When NATO announced in 2002 its plan for a major (and last big) wave of expansion that would include three former Soviet republics—Estonia, Latvia, and Lithuania—Putin barely reacted. He certainly did not threaten to invade any of the countries to keep them out of NATO. Asked specifically in late 2001 whether he opposed the Baltic states’ membership in NATO, he stated, “We of course are not in a position to tell people what to do. We cannot forbid people to make certain choices if they want to increase the security of their nations in a particular way.”
Putin even maintained the same attitude when it was a question of Ukraine someday entering the Atlantic Alliance. In May 2002, when asked for his views on the future of Ukraine’s relations with NATO, Putin dispassionately replied,
I am absolutely convinced that Ukraine will not shy away from the processes of expanding interaction with NATO and the Western allies as a whole. Ukraine has its own relations with NATO; there is the Ukraine-NATO Council. At the end of the day, the decision is to be taken by NATO and Ukraine. It is a matter for those two partners.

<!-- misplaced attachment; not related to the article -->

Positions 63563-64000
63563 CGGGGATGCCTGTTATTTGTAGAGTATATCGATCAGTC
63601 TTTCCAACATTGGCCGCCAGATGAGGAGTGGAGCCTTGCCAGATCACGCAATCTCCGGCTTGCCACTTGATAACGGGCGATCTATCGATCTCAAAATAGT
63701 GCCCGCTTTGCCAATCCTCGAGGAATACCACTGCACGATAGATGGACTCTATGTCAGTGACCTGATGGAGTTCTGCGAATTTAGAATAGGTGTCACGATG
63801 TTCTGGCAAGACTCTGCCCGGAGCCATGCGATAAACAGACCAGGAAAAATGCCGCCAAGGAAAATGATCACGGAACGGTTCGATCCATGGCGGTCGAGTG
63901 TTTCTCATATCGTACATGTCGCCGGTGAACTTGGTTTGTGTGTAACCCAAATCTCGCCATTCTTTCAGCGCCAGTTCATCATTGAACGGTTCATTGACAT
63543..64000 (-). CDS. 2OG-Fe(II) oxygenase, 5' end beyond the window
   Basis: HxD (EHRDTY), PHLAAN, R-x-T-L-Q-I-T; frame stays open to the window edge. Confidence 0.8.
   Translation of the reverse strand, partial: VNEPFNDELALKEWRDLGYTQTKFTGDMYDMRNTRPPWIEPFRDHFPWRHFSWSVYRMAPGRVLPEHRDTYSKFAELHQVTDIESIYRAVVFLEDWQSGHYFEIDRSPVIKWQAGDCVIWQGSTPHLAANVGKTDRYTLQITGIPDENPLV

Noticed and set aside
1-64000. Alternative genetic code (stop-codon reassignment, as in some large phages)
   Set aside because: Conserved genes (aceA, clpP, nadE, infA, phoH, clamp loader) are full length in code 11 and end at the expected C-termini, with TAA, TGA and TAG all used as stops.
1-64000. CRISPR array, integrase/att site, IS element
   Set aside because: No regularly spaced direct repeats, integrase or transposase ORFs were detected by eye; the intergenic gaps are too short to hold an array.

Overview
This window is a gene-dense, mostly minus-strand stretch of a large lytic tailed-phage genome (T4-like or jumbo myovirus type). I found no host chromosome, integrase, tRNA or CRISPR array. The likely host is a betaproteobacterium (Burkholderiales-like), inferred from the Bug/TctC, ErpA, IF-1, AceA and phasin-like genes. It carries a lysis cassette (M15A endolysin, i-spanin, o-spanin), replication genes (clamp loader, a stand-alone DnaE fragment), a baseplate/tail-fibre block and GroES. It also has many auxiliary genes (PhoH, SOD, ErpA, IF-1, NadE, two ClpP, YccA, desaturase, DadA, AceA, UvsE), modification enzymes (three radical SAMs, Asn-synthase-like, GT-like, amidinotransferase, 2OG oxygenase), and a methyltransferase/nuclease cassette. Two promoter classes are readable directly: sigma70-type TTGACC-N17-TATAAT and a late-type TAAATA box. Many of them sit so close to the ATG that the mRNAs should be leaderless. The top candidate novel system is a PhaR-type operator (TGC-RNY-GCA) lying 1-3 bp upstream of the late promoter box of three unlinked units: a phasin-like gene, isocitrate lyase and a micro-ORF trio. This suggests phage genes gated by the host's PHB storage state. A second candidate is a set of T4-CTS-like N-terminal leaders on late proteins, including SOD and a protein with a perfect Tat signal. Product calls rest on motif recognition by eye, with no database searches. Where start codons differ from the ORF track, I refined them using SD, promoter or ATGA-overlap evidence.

A decade later, under President Medvedev, Russia and NATO were cooperating once again. At the 2010 NATO summit in Lisbon, Medvedev declared,
The period of distance in our relations and claims against each other is over now. We view the future with optimism and will work on developing relations between Russia and NATO in all areas . . . [as they progress toward] a full-fledged partnership.
At that summit, he even floated the possibility of Russia-NATO cooperation on missile defense. Complaints about NATO expansion never arose.
From the end of the Cold War until Putin’s invasion of Ukraine in 2014, NATO in Europe was drawing down resources and forces, not building them up. Even while expanding membership, NATO’s military capacity in Europe was much greater in the 1990s than in the 2000s. During this same period, Putin was spending significant resources to modernize and expand Russia’s conventional forces deployed in Europe. The balance of power between NATO and Russia was shifting in favor of Moscow.